Legal aside: As Isaac Newton wrote in a letter to Robert Hooke, "If I have seen further it is by standing on ye sholders of Giants."
The real purpose of copyrights and patents is to encourage copying…just after the copyrights and patents die. And that's how the arts and sciences get better, by everyone building on each other's ideas -- eventually.
And here, that's what Cryptozoic alleges it is doing with Hex.
The "rules" for Magic the Gathering could only be protected by patents, but the WOTC patent is allegedly already dead. So, as part of the "deal" that WOTC struck with the U.S. government, since its 20 years of exclusivity are over (in which no one could copy Magic's rules), now everyone should be able to so they can improve on them.
Given the patent claim can't stop Hex, WOTC falls back on copyright and trade dress to try and protect the rules. But this is improper.
WOTC's Copyright Claim Can't Protect "Rules," Only "Art."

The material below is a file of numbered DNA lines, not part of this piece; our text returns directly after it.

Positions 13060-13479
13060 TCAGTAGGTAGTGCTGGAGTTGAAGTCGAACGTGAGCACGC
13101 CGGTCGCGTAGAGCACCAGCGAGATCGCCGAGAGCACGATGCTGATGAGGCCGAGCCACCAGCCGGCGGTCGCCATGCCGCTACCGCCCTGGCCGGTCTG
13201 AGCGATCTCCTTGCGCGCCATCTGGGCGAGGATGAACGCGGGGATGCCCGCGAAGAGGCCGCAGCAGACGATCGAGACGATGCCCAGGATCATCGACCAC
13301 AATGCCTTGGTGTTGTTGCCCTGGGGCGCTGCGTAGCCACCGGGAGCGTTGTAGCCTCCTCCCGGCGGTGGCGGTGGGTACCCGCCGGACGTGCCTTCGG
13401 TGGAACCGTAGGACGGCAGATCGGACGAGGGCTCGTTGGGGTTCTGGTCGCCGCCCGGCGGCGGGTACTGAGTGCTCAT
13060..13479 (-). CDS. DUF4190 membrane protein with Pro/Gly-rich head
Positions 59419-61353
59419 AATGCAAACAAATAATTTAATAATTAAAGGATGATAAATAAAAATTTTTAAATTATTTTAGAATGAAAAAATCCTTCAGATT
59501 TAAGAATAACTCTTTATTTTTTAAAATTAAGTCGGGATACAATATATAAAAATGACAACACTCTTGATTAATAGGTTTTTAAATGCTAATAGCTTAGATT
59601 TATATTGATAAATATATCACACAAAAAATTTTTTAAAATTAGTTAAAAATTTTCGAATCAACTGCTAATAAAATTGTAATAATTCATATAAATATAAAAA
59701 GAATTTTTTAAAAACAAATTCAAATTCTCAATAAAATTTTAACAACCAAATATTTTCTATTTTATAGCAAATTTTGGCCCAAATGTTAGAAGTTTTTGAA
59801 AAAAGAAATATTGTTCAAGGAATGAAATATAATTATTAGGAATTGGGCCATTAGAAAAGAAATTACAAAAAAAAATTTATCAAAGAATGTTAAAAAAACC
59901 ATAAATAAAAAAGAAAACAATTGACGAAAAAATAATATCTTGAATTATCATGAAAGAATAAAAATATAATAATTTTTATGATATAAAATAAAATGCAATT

Here, copyright should only protect the "art" on the cards or the selection and arrangement of the materials on the card provided the selection and arrangement is non-functional (legal translation: it does not serve a purpose, it just looks pretty) and is creative (legal translation: it's a work that has some amount of originality to it). Because of this, the copyright claim is really weak because if WOTC wins, at best it'll only be able to knock out specific cards or how the cards generally look. A win here doesn't mean it'll knock out the whole game.
Let me over simplify a copyright analysis. Basically, it turns on the plaintiff's attorney showing the jury 1) the copyrighted work in one hand, 2) the alleged infringing work in the other, and 3) saying, "Look how similar the copied work is to my client's work! It has to be infringing!"